Are you looking for content to fulfill your new content marketing strategy, but don’t know where to start? Try these 10 great content ideas – plus a bonus idea – to jump start or breathe new life into your efforts.

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Welcome, Vendors!

As a vendor offering radiology products and services you have come to the right place to find your target audience. RBMA attracts decision-makers with buying power.

RBMA members rely on vendors to keep them informed of new technologies, developments, and products for their practices.

“RBMA provides the foundation for connecting with the right people. We appreciate the opportunity to visit with our existing clients as well as meet new prospective clients.”

More Resources For Practice Vendors:

Resources For Vendors

Start planning your 2017 marketing program with RBMA today! Consider a Global Level Sponsorship. Contact daphne.gawronhski@rbma.org for details.

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Enhance your RBMA presence, increase brand awareness, and solidify your position in the industry through a variety of sponsorship programs

  • Billing
  • A/R Case Studies

  • Click here to download A/R Case Studies.

    The purpose of RBMA’s Accounts Receivable Performance Survey is to provide the reader with comparative information to facilitate analyses of accounts receivable management performance. Meaningful comparison with one’s peers requires ensuring that common criteria or indicators be used in the analysis. The A/R Survey indicators are calculated using the RBMA Standard A/R Definitions and Formulas.

    Comparisons of a practice’s indicator values with the statistics reported in the A/R Survey tables should not be used as the sole measure of the practice’s performance. Decision-makers should review and investigate variances from the report statistics, taking into account their understanding of the specific practice and potential reasons for the variances noted. Below are three case studies that may aid in understanding how context affects interpretation of performance statistics.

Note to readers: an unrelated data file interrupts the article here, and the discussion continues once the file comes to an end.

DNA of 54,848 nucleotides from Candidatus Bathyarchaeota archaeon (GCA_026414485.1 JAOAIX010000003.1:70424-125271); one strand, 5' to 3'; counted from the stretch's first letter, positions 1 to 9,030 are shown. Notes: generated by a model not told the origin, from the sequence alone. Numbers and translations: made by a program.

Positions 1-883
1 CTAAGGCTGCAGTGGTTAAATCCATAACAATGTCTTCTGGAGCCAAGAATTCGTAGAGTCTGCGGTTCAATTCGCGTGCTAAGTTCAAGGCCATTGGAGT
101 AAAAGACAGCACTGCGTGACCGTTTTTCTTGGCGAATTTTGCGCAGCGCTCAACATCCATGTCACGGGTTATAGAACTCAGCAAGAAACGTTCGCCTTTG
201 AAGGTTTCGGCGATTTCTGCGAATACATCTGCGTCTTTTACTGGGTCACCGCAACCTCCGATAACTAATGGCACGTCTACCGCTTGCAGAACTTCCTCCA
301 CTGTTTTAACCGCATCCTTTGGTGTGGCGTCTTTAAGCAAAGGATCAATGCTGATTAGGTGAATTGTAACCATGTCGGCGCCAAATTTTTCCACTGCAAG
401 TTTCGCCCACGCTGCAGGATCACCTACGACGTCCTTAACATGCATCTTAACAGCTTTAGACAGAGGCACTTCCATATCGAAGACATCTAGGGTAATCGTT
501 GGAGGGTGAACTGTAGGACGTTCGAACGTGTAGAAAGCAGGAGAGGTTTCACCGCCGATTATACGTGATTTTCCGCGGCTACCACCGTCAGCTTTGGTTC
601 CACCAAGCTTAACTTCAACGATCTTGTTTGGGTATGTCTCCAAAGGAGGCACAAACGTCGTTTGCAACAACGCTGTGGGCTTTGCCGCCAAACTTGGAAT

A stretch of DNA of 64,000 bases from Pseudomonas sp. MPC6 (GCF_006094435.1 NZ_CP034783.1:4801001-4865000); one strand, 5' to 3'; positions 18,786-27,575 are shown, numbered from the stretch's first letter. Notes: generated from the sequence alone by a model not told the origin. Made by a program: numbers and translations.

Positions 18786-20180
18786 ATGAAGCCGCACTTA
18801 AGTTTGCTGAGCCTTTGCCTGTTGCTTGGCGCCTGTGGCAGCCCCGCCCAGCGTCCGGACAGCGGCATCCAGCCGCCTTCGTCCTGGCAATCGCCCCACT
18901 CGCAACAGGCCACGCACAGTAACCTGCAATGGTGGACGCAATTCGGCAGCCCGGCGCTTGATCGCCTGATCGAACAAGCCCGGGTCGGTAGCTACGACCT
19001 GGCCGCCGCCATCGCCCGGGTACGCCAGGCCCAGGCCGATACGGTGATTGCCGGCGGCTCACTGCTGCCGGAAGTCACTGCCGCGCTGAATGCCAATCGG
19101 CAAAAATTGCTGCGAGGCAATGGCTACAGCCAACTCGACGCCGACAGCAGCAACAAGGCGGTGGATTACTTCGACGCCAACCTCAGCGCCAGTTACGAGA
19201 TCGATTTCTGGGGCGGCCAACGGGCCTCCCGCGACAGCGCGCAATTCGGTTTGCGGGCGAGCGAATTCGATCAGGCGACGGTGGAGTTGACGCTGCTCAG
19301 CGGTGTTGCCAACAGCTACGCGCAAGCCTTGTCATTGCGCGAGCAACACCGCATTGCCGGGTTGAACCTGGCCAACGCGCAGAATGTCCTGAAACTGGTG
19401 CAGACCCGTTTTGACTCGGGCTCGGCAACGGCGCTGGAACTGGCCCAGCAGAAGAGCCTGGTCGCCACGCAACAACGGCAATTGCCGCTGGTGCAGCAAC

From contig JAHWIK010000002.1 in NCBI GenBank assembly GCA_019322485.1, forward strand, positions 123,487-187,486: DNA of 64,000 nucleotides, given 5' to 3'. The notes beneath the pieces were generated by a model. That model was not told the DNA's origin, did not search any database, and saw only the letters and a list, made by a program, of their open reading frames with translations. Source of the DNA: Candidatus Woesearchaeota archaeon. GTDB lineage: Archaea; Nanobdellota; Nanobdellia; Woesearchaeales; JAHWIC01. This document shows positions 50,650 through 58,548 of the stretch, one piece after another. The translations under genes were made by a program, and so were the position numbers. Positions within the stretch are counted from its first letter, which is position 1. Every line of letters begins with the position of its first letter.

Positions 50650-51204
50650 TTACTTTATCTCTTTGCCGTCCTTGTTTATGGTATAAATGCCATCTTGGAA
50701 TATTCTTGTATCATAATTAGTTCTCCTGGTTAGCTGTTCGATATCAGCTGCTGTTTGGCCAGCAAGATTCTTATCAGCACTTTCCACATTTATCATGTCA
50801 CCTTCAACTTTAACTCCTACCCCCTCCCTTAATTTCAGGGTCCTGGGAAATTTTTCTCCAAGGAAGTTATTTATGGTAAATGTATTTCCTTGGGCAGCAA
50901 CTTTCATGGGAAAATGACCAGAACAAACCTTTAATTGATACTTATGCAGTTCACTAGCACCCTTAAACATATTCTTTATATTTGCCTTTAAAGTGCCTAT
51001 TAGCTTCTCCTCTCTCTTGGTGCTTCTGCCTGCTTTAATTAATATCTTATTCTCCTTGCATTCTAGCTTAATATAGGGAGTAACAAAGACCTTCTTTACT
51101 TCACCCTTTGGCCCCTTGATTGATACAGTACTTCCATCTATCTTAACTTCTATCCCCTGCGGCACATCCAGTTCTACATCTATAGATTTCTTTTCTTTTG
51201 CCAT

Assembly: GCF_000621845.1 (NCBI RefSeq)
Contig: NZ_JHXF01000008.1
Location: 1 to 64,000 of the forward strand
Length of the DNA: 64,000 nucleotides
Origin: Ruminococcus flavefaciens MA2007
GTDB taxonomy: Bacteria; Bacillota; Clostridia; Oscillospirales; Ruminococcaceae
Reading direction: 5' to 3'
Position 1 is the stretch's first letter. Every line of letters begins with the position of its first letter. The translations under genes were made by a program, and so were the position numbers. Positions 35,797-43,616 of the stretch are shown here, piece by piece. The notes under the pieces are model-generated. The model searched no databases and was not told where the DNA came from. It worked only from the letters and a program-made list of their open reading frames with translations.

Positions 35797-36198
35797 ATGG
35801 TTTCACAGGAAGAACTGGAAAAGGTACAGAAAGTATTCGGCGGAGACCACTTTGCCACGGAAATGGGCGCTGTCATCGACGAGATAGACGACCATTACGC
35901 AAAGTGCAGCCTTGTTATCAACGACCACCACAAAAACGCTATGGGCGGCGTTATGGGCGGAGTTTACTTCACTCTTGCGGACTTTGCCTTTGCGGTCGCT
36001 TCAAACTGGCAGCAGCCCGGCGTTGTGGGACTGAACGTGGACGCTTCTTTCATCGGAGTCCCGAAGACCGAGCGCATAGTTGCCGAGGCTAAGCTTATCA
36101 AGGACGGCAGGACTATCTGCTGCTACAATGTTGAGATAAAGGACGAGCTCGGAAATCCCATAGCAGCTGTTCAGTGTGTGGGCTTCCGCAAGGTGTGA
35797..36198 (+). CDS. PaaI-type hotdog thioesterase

A/R CASE STUDIES (reprinted from the 2011 RBMA A/R Survey report)

    Each radiology practice is unique. These survey statistics are intended to be used as tools to help identify and quantify peculiarities so that each practice can maximize its performance. The following case-study analyses are intended to illustrate how the statistics can be used, to stress the importance of consistency in reporting, and to caution against unexamined, literal comparisons with the survey statistics. The case studies are hypothetical, but based on experience. It will likely take a few years of comparison and investigation of possible reasons for variances before each practice has a basis for valid comparisons with national statistics. Until then, we hope these data assist you on a journey to greater productivity and efficiency.

    Case Study #1  

    The manager of an imaging center has identified three key indicators on which the center is performing at a much lower level than the median reported in the “2011 Accounts Receivable Performance Survey”: adjusted collection percentage (74 percent compared with a survey median of 80 percent), days charges in accounts receivable (67 days compared with 40 days), and A/R aging percentage over 120 days (24 percent compared with 13 percent). The manager has identified the following as contributors to this below-average performance:

    • The imaging center has a high percentage of medical necessity denials because of the quality of information obtained for billing purposes. The group writes these denials off the system retrospectively, only after they have been thoroughly worked. The manager believes that this has led to all three of the key indicators being below the median of performance. She has decided to address this issue through physician education and more focused training for imaging center staff. She also is considering posting these denials prospectively and putting them in a side bucket to be worked; this can be done using their current billing software.